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Inside edge

Few issues are as emotive as Europe, throwing up images of referendums and, if some people are to be believed, a super-state, with bureaucrats in Brussels taking control.

With so much scaremongering and debate over what a European constitution would mean to people&#39s everyday lives, it appears that this is one political hot potato no one wants to touch. So, for the Anglomaniacs among you, I have some difficult news – Europe is not only coming, it is in fact already here and exerting its influence.

As we all know, the FSA is in the middle of a series of major consultations with the industry that will lead to the most significant reform of the retail financial services market in the UK since the introduction of the Financial Services Act 1988.

What many people do not realise is just how much of this reform is either driven by or influenced by legislation being developed in Brussels.

Europe is moving rap-idly towards greater integration and the creation of a single market for goods and services. So far, a single market for financial services has seemed painfully slow in arriving but that is about to change.

In 2000, European heads of government committed to the financial services action plan, a series of measures designed to bring about a genuine single financial services market in Europe by 2004.

A series of European directives has been passed by the European Parliament, with others on the way, and will have to be implemented by member states.

The UK has no choice about implementing these directives and the FSA is the vehicle by which much of this change will be introduced to the UK. This is acknowledged in the FSA&#39s plan and budget 2003/4. which states: “Much of the change which we have introduced, and which is in prospect, arises from European directives. When directives have been passed, we have no choice but to implement them here.”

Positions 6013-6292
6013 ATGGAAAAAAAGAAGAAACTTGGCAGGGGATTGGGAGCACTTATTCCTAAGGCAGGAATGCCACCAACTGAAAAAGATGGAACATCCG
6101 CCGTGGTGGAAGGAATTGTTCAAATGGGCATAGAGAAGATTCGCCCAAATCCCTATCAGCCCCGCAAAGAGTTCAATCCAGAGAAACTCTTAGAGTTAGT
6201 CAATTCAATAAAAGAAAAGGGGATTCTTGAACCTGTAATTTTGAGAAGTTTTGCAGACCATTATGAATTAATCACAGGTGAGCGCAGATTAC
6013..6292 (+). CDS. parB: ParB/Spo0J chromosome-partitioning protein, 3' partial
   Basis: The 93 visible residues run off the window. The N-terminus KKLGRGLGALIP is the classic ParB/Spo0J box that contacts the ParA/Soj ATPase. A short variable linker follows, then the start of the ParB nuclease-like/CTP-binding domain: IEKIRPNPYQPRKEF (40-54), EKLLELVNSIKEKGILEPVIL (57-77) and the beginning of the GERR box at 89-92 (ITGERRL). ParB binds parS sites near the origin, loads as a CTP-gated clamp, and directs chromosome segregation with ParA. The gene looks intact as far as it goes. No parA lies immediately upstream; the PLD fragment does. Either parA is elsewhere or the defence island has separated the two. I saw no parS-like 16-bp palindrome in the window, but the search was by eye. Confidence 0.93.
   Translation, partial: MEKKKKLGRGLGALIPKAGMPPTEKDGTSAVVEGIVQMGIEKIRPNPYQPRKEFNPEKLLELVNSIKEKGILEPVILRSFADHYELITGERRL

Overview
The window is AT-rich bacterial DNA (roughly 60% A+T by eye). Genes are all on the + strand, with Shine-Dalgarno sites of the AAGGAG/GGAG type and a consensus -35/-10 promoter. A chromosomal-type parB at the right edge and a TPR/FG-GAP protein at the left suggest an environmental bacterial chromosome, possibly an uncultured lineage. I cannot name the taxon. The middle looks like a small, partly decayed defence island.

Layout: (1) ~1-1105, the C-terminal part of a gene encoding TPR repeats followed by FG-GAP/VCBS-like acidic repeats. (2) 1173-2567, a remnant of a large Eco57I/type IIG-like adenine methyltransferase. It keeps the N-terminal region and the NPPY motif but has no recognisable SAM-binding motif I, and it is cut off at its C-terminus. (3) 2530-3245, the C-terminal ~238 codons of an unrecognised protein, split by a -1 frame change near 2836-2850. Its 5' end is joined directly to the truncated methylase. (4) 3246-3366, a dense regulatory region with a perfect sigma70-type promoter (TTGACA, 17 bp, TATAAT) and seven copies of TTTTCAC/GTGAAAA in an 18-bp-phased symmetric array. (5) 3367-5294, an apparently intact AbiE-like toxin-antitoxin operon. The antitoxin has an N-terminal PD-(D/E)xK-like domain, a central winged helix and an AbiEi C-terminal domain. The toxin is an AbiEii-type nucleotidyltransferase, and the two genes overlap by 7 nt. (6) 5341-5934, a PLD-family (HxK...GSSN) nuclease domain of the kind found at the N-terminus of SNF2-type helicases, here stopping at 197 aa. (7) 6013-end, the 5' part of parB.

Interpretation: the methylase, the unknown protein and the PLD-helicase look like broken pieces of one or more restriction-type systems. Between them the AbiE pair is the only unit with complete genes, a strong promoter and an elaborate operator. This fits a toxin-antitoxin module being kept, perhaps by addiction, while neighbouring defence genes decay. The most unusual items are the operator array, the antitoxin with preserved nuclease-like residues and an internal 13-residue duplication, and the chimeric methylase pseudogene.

It is no secret that the FSA has had to change its minds on a number of regulatory requirements in order to accommodate the needs of European directives. For example, in May 2002, the FSA consulted on new rules relating to status disclosure – when its policy statement was issued in January 2003, most of the proposals had been dropped or deferred pending implementation of the distance marketing directive.

There is concern that Europe is forcing the UK to operate in ways that do not necessarily suit the way the market here operates. There is enormous diversity in European financial services markets, with each member state having its own very individual arrangements. The guiding principle in Europe for financial services is harmonisation via “framework” directives, leading to common core standards across Europe, with each member state fleshing out the detail.

Whether this proves to be the reality or whether the bureaucrats in Brussels go beyond this remains to be seen.

So, what are some of the key European directives affecting the retail market?

•The distance marketing directive aims to protect consumers when entering into contracts sold “at a distance” (that is, no face-to-face contact). It covers such matters as the standard of information that a consumer receives and their cancellation rights.

It has had a direct impact on the consultation for regulating general insurance and the FSA has just issued a consultation on how it will affect investment business. The requirements of the DMD must be implemented by October 2004.

•The insurance mediation directive requires statutory regulation of general insurance brokers and sets common minimum standards that must apply across Europe. As a direct result of this, the FSA was given powers to regulate general insurance and has embarked on a major consultation with the industry and publication of draft rules.

To meet the requirements of the IMD, the UK must implement the necessary changes by no later than January 2004 – the date set by the FSA for introducing regulation of general insurance.

•The investment services directive sought to establish a framework in which authorised investment firms and banks could provide specified services in other member states on the basis of home country authorisation and supervision. It therefore underpins much of the ongoing development of a single financial services market.

The above are just examples of the 40-plus initiatives in the financial services action plan that, when completed, will have transformed the framework for financial services in Europe. Like all change, it will bring threats and opportunities. It is important for IFAs to be briefed on these regulatory developments on a regular basis to ensure they have the knowledge to limit the threats and to maximise the opportunities.

Steve Pearson is managing director of network Sesame


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